Bloodroots is a game developed and published by Papercult Games. It provides an action-packed, ultra-violent experience that’s as tough as it is fun, and is a smash hit for those who enjoy the one-hit-kill mechanics of other recent indie titles.
Bloodroots puts you into a visually Samurai Jack-like fictional wild western world where you play as Mr.Wolf, a rather burly man who returns from the dead to seek revenge against the one who murdered him. With no allies to call his own, Mr. Wolf has to take on a multitude of enemies standing in his way in order to achieve his goal. While I don’t find the story to be all that interesting due to being rather basic, the core gameplay of Bloodroots is what keeps me going.
Viewed from a top-down perspective, Bloodroots has the more recent system popularized from past indie games where players are killed in only one hit. To circumvent this, nearly any object found around the environment can be used as a weapon. Mr. Wolf can pick up swords, axes, fence posts, ladders, skewers, fish, cabbages, and more while smashing his way through each area. Additionally, there are also some weapons Mr.Wolf can ride on for a short amount of time, such as barrels and wheelbarrows which can partially destroy areas while also taking care of multiple enemies at once. Each weapon has a certain amount of hits it can use before being thrown away, keeping players on their toes and always looking for the next tool they can utilize.
Some items aren’t used as weapons but more as tools for traversal, such as using rakes to pole vault to reach higher platforms or jump long distances between them. This can be confusing when first playing since you might expect all items to damage enemies, but over time you get used to it. Some enemy killing weapons can be used for traversal as well by dashing across large gaps between platforms or avoiding traps, creating a distinct combination of platforming and combat when properly used. When not thought out carefully, this can also be a disadvantage when trying to simultaneously avoid and kill a group of enemies and may cause you to fall to your death.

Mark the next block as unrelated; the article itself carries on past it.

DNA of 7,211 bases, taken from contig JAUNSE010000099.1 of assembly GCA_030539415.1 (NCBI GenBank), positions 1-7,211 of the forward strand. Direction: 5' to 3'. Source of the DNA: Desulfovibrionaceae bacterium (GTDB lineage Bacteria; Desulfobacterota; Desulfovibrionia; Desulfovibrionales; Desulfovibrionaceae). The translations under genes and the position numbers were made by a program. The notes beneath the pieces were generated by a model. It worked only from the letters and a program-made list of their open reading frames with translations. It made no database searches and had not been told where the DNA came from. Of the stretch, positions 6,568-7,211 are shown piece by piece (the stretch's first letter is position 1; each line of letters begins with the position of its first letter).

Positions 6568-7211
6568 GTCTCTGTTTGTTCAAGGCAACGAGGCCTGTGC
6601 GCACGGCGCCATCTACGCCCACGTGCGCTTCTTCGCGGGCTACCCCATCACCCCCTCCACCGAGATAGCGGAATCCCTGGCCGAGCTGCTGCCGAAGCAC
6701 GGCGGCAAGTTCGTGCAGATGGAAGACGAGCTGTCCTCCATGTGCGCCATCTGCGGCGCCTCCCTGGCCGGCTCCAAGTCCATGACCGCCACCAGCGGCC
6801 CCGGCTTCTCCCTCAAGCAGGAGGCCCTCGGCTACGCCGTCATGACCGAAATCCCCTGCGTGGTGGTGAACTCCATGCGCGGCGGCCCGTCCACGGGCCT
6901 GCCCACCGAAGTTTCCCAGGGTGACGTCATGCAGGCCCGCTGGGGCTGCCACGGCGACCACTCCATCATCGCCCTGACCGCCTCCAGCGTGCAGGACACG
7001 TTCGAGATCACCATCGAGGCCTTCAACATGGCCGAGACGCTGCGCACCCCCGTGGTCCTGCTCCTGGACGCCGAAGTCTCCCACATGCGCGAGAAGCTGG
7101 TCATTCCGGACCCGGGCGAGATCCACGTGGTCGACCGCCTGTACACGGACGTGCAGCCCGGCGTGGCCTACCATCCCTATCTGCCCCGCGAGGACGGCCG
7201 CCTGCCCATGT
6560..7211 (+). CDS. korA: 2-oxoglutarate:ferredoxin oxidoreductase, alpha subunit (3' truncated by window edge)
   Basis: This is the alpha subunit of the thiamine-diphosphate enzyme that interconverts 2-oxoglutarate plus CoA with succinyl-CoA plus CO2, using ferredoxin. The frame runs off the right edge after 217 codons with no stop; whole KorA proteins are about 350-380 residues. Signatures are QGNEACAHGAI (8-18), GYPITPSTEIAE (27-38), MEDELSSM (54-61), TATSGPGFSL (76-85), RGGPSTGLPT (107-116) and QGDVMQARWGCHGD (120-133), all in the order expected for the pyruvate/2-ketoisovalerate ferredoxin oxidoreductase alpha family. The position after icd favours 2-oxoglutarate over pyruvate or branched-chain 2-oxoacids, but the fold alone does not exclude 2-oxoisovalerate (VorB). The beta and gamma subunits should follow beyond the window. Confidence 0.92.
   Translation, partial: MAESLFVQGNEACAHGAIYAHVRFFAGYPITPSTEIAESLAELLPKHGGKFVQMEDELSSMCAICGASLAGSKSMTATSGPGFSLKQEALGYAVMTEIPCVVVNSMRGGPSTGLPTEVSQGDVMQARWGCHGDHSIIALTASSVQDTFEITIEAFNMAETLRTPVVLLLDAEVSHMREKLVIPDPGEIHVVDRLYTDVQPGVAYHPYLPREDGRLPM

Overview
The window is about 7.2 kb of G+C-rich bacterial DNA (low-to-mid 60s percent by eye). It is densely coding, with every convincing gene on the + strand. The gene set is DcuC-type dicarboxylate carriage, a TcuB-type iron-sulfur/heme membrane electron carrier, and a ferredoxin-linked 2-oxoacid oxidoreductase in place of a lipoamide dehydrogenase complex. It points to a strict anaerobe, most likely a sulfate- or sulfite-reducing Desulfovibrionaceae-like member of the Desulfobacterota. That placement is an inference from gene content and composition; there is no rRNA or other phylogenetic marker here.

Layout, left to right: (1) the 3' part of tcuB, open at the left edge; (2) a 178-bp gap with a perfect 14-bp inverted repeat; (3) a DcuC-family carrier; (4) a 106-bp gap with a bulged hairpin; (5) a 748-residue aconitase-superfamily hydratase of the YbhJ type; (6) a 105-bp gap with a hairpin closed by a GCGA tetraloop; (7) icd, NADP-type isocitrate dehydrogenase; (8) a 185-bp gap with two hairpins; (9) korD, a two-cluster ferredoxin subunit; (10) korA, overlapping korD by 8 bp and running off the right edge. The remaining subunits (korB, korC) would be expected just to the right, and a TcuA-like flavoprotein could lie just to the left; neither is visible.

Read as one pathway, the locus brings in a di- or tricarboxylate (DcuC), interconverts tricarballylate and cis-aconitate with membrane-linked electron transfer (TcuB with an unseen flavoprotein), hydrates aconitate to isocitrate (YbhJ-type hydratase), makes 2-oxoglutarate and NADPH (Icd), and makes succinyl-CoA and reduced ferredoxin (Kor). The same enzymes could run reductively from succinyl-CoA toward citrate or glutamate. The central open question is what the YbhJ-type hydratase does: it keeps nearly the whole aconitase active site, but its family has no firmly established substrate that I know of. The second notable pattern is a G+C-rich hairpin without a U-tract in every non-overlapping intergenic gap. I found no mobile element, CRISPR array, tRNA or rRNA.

There are a few types of different enemies in Bloodroots. There are basic enemies with no weapons, basic enemies with swords or axes, armored enemies, bounce enemies, gun-wielding enemies and more. All basic enemies take only one hit to kill while armored enemies take two. The bounce enemies are a bit trickier since they can deflect your attacks, and honestly, I’m still not sure how I’ve dealt with some of them but it feels like trying to attack them from above helps.
Each level in Bloodroots consists of multiple areas, and all enemies in an area have to be defeated before moving on. Due to the one-hit-kill mechanic and the multiple types of enemies, this is easier said than done. You fail more often than not, but after some practice and letting yourself become familiar with the area you’ll make a little progress each time, figuring out the best way to chain combos to get the highest score along the way, and perhaps even finding an alternate route you weren’t previously aware of. This is where the gameplay stands out the most, as while there are certain patterns in each area that might work out the best, you aren’t restricted to those patterns, giving the neutralization of enemies in each area a more freeform and artistic feel. There are also checkpoints each time you reach a new area, so you won’t have to restart an entire level if you have to put the game down.
Once there’s just one enemy remaining in an area, you’ll be told so and an arrow will pop up to point you in their direction, just in case you aren’t close to them. As soon as you make contact with that enemy, a scene will play out showing a stylized finish with whatever weapon you had just used on them. The Genndy Tartakovsy inspired artwork of Bloodroots is a great choice for these finishes and always gives you a stylish reward to look forward to.
There are still boss fights too, but as you might been able to discern, they’re a bit more unconventional in some ways due to mechanics. Chase levels, bullet hell mechanics and more await you, usually with a stricter pattern to follow than in regular levels. Similar to regular levels, they take a while to get through after dealing with multiple deaths especially considering that they’re more restricted. Bosses also have multiple phases, but luckily they only take three hits to kill. These fights are still fun to figure out, but I feel that most of the time the freedom of the other levels makes them better to play.
The music featured in Bloodroots, while not bad by any means, doesn’t really add much. The soundtrack is more mediocre than I would have preferred, and although I’ve enjoyed a few tracks, I’ve mostly found myself playing with the volume down so I can be more focused on making progress through each area. It’s a small nitpick for an otherwise great game.
While Bloodroots may not be perfect, it’s quick and simple yet tough gameplay shines through any of the minuscule problems it has. The speed and simplicity of its mechanics keep you coming back for more even when it can be frustrating. While I’m not quite finished with it yet, I’m looking forward to playing more of it and I’m even hoping it gets new content with more weapon and enemy variety in the future. Bloodroots is an indie title that I’d definitely recommend checking out for yourself, whether you’re a fan of its mechanics or not.
A code was provided by the publisher.